These can be things like persistent tension or discomfort in areas of the body, a feeling of fatigue even when you sleep well, cravings that kick in at certain times, or restlessness.
Through this heightened self-awareness, you will want to explore what these body cues are all about, and what triggers them. For instance, maybe fatigue is not from lack of sleep but from lack of movement, or just boredom. Can you try something to fix this? Similarly, being aware of hunger cues can lead to more mindful eating habits, avoiding overeating or unhealthy food choices.
The positive cycle initiated by self-awareness is transformative. As you start caring more for your body, you observe improvements in physical health, which in turn motivates you to continue this nurturing practice. It sets a positive cycle in motion.
How Meditation Builds Self-Control and the Benefits
Meditation’s role in cultivating self-control is profound. The discipline you develop to be able to sit still, focus the mind, and observe your thoughts without judgment builds mental strength. It’s basically training the brain to have more willpower.
This mental strength has far-reaching benefits for healing your body.
For example, enhanced self-control – through the practice of meditation – can lead to better eating habits, aiding in weight loss and healthy weight management, which as we know does untold good things for the body.
The ability to control the mind with meditation has also been shown to help in overcoming harmful habits and addictions, such as substance abuse.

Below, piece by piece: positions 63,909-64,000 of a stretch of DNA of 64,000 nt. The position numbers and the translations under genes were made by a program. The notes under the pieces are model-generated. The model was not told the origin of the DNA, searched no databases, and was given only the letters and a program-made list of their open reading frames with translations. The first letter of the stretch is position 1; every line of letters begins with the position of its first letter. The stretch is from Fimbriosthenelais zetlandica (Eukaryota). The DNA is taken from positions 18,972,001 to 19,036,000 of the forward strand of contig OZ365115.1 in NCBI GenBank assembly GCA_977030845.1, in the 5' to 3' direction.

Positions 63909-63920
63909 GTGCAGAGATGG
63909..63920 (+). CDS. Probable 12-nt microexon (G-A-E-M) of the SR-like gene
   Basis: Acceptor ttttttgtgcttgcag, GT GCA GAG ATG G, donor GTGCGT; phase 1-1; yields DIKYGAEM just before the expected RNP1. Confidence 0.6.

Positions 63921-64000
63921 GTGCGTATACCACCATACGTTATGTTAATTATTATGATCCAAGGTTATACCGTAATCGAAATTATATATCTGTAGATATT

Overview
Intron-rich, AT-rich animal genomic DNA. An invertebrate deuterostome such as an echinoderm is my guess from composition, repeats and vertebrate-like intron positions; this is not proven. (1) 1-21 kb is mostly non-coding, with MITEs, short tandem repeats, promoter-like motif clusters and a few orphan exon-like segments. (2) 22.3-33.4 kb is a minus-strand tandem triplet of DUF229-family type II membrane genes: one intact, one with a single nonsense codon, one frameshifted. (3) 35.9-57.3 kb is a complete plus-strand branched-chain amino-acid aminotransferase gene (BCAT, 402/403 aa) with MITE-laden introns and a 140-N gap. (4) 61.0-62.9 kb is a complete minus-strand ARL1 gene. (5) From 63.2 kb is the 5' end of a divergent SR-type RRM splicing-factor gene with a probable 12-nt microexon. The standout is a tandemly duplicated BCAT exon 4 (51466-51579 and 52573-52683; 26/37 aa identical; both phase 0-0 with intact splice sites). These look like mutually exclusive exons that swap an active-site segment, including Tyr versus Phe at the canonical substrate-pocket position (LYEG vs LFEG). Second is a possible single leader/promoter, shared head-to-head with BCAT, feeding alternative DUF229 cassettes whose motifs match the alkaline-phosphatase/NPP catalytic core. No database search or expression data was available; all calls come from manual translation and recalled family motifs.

In my meditation journey, increased self-control has been a game changer for caring for my body. It’s given me strength to make healthier choices (like doing exercise when I’d rather stay in bed), resist unhealthy impulses (like saying “no” to junk food), and maintain more balance in my life.
Source: Cleveland Clinic
How Meditation Improves Sleep and Healing
The importance of sleep in the body’s healing process is well-known. Loads of research points to the fact that sleep is essential for the body’s repair and rejuvenation. It also plays a role in reinforcing memory and the proper functioning of the immune system. Research also suggests that sleep helps the brain “clean itself” – removing cellular waste and excess proteins in the brain, preventing accumulation that could otherwise result in inflammation and cell death.
Poor sleep over a period of time is linked to heart problems, increased risk of obesity and diabetes, cognitive decline, and decreased immunity, among other negatives.
What’s also becoming known is that meditation is shown in studies to be effective in improving sleep, especially for those with sleep problems. Sleep appears to reduce cortisol, the stress hormone, and increase melatonin, the hormone that triggers sleepiness.
Some people like to incorporate meditation into their nightly routine to improve their sleep. The video above has some great tips, including Yoga Nidra, or yogic sleep practice.
I prefer to meditate in the morning, but I mentally repeat a mindfulness mantra to myself at bedtime. It’s a short statement of gratitude and affirmation that calms me down and gets me to focus on positive instead of negative thoughts. I often fall asleep even before I finish it!
The path to healing the body through meditation is not a cure to all ills, but rather a natural way to increase your body’s own capacity to heal itself whenever possible. By reducing stress, enhancing self-awareness, building self-control, and improving sleep quality, you can achieve a healthier, more balanced physical state.